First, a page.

Hatched Artwork

Hatched (2021) Review

It doesn’t say it anywhere in the film’s publicity, but Hatched feels very much like a prequel to Dinosaur Hotel. Both were produced by Scott Jeffrey, who also co-directed this one with Rebecca Mathews (The Candy Witch) as well as writing it, (IMDB credits Craig McLearie as an additional writer).

Hatched not only concerns a scientist who has recreated dinosaurs, they’re the same T-Rex and Raptors we saw in Dinosaur Hotel. Whether the fact one was made for his company Jagged Edge and the other for his Proportion Productions or that they were picked up by different distributors has something to do with this I don’t know. And I suppose what really matters is, is Hatched a better film than Dinosaur Hotel?

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Simon (Thomas Loone, Clownface) has somehow managed to bring dinosaurs back to life at his remote farm/lab. Somehow they get loose and eat him and his wife Christine (Amanda-Jade Tyler, Conjuring the Genie). Their son Mark (Marshall Hawkes, Hellkat) manages to escape.

Unwittingly driving into the aftermath of this are Simon’s somewhat estranged relatives, sisters Caitlyn (Megan Purvis, The Young Cannibals, Bats) and Jocelyn (Georgie Banks, The Mermaid’s Curse, It Came from Below) and their parents Rebecca (Nicola Wright, Witches of Amityville Academy) and Bernard (Richard Kovacs).

One of the first things I noticed about Hatched is that while it uses the same CGI templates for it’s saurians as Dinosaur Hotel, they’re much better composited into most of the scenes. The ones where they directly interact with the cast are the exceptions, they still need lots of work. While better effects alone aren’t enough to save the film, it’s a hell of a start.


The plot still feels a bit thrown together, though. We’re teased with talk about something awful that happened to Mark. It isn’t till his relatives are stunned to see him that we learn the boy died. We eventually learn via flashbacks courtesy of Simon’s work diary that he managed to find a way to recreate the boy. From there, of course, he moved on to dinosaurs, which did not go according to plans.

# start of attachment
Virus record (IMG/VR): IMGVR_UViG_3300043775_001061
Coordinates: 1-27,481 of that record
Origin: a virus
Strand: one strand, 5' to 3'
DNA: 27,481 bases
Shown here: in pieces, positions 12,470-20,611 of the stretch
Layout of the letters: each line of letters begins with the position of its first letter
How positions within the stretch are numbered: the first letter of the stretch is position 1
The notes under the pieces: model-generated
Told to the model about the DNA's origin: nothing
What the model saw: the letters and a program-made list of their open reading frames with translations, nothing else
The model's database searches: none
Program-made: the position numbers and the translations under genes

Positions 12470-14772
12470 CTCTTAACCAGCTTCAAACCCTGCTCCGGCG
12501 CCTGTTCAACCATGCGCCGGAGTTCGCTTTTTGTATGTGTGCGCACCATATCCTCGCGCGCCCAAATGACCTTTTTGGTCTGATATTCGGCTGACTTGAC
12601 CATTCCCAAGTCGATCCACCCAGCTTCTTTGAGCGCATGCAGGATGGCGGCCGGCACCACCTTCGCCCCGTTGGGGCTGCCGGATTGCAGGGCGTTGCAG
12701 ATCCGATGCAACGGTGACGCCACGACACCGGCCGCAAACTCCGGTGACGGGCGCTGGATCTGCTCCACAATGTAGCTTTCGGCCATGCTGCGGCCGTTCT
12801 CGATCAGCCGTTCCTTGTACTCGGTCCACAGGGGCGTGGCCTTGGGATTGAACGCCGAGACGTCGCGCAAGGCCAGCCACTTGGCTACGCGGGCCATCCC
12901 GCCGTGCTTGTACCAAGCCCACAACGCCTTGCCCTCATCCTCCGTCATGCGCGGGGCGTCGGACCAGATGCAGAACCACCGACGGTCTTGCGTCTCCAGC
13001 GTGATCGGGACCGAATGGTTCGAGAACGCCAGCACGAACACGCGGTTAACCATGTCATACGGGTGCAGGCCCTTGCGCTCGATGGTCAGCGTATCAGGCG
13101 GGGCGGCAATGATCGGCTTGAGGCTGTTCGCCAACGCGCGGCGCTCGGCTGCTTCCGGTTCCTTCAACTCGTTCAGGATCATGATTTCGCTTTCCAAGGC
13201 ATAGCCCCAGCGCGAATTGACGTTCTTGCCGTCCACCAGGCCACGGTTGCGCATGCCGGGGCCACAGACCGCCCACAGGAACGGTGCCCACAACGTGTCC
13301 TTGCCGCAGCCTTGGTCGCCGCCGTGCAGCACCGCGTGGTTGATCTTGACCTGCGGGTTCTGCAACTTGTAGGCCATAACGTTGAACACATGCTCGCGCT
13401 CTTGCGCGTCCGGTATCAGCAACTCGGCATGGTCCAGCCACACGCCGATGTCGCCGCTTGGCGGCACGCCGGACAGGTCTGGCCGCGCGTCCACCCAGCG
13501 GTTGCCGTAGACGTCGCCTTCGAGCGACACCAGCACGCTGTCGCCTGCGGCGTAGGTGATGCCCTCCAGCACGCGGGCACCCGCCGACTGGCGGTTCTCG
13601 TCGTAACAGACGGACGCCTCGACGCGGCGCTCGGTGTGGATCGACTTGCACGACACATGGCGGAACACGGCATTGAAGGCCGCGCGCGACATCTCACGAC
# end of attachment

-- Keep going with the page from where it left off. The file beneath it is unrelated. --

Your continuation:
Just how he managed it is never really explained, but we get some amusingly low-tech footage of it. So low tech that it resembles something from a 1950s film. It’s amusing to watch him playing with Petri dishes and a comically oversized, Re-Animator type syringe. His voiceover narration of the diary sounds somewhere between pompous and insane. Which is just the right tone for it.

Eventually the Army, in the form of Sergeant Fletcher (David Castleford), scientific advisor Luna (Nicole Nabi, Medusa), and a few soldiers show up. They need to figure out what to do about the dinosaurs and get everyone out safely. Never mind the family, I want to know if they’ll be saving Private Ryan (Derek Nelson, A Werewolf in England).


As much as I was expecting another disaster, Hatched is actually quite enjoyable in a cheesy, SyFy, B-Movie way. It hits all the right notes, monsters and mad scientists performing dubious experiments explained with incomprehensible techno babble. And Castleford is near perfect as the batshit military figure drunk on his own authority. I could just imagine him telling the dinosaurs to “Choke on ‘em!”.

Hatched is, after Medusa, the second recent film from Jeffrey that I’ve enjoyed. Neither of them are classics, but they are fun, which is something I’m not used to saying about films he’s involved with. I’m cautiously optimistic that I’ll get to say it more often.

Hatched premieres on DVD and Digital on July 6th from Uncork’d Entertainment. You can check either their Facebook page or the production company’s page for details.

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